I told them I would show them the game first, so they could just watch this time to learn how to do it. I knelt down on the floor and put my head down in front of my knees and my arms curled up under me. I told them I was making myself tiny like a seed. I told them they needed to be silent to hear what I would say. I whispered, “pianissimo.” Then I put my bent arms up on my legs and said, a little louder, “piano.” Then I sat up while still kneeling and said, a little louder, “mezzo piano.” Then I knelt up on my knees and said, a little louder still, “mezzo forte.” Then I stood up and said louder still, “forte.” Then I jumped up and made my arms go up and down to the sides like a water fountain, calling out the loudest of all, “fortissimo!

Then I knelt back down and started over, this time with the children doing it with me. We did this two or three times.Dynamic markings

I got up and went to the whiteboard, where I wrote down the abbreviations for the six dynamic markings I just taught them: pp   p   mp   mf   f   ff. I opened up a songbook and showed them a piece of music. (I meant to show them one with a dynamic marking in the music, but I grabbed the wrong piece!) I told them that if someone writes a song and wants it played loud, then they write a forte or f under the notes. If they want it played piano, they write a p. I can’t remember if I pointed out that when we tell someone to play or sing a song loudly or softly, this is called “dynamics” in music. Each of those abbreviations is a dynamic marking. (I also told them that in their songs, if they choose a “Baby do” for one of their notes, they need to show it by putting an apostrophe next to a d on their red dot, so that someone playing it will know it is not “Daddy do.“)song garden example with dynamic marking pp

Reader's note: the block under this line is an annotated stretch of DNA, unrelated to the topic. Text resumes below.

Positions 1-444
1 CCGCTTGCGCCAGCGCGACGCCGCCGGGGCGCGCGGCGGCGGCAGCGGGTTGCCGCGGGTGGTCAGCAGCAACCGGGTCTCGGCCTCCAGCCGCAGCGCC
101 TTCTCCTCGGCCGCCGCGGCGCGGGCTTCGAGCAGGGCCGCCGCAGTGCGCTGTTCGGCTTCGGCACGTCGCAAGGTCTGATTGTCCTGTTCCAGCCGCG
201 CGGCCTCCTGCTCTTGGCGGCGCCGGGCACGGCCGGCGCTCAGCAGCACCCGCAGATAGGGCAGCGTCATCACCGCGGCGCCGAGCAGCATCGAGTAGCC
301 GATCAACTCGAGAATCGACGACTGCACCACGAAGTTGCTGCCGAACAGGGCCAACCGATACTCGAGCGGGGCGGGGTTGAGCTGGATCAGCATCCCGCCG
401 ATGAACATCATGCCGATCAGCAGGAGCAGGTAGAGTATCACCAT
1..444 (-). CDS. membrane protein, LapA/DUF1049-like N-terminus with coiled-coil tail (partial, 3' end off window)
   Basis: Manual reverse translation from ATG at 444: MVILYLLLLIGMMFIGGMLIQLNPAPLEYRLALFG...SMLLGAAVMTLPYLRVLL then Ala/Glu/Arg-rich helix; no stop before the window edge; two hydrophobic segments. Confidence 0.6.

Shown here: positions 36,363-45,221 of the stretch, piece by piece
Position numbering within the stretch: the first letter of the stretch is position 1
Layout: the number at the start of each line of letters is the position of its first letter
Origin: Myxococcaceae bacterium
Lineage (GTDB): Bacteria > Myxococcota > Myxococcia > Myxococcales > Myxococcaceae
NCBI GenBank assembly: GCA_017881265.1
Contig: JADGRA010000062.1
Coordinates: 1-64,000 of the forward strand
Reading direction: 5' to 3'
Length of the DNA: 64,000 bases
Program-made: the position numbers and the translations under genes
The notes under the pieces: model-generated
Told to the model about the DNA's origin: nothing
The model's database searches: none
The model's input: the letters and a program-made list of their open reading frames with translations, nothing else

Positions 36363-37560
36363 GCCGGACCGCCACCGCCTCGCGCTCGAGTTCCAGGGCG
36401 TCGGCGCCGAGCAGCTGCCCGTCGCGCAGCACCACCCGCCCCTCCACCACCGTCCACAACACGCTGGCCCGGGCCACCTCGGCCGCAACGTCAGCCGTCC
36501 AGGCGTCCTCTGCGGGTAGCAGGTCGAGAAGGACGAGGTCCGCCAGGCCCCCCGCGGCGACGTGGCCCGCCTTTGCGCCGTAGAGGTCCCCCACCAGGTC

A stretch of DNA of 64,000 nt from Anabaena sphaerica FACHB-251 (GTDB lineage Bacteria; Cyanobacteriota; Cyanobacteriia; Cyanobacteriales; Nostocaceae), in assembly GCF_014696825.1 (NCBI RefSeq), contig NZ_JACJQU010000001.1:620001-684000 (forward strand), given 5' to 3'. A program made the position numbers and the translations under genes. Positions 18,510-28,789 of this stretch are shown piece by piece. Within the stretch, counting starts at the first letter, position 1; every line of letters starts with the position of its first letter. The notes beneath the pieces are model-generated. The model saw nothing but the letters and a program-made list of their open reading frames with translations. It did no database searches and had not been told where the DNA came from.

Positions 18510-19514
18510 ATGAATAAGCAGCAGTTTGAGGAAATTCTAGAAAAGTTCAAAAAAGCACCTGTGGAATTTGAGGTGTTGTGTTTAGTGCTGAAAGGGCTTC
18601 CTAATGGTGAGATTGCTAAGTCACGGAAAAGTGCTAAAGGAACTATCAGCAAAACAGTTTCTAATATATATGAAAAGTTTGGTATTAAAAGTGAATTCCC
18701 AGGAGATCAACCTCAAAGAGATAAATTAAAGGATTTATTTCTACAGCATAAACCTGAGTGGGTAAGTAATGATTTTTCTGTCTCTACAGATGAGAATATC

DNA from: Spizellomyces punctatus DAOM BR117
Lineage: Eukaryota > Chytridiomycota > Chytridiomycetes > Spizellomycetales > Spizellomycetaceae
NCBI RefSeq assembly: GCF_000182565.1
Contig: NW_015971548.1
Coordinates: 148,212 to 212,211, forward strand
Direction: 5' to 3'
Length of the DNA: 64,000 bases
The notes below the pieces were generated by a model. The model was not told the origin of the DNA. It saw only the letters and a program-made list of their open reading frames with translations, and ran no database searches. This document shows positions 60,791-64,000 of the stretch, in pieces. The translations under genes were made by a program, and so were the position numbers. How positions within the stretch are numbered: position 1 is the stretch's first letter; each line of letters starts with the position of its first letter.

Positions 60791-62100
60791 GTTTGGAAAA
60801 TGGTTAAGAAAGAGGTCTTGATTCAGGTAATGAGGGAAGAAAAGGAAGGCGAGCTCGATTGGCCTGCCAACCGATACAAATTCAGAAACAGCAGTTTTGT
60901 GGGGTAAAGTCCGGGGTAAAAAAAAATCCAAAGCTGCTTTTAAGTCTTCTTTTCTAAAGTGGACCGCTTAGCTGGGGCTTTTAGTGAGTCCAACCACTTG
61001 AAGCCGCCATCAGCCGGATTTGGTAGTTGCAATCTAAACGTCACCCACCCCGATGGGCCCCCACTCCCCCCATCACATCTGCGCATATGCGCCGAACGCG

We sang “Over the River and Through the Woods” (I can’t remember if I told them to sing it f or p like I had intended!) to review and then went to get our bells.

I had them bring their bells over to their seats. I handed out their songs (the ones they wrote on 3″x5″ cards last week) and asked them to choose a dynamic marking and write it below with a crayon.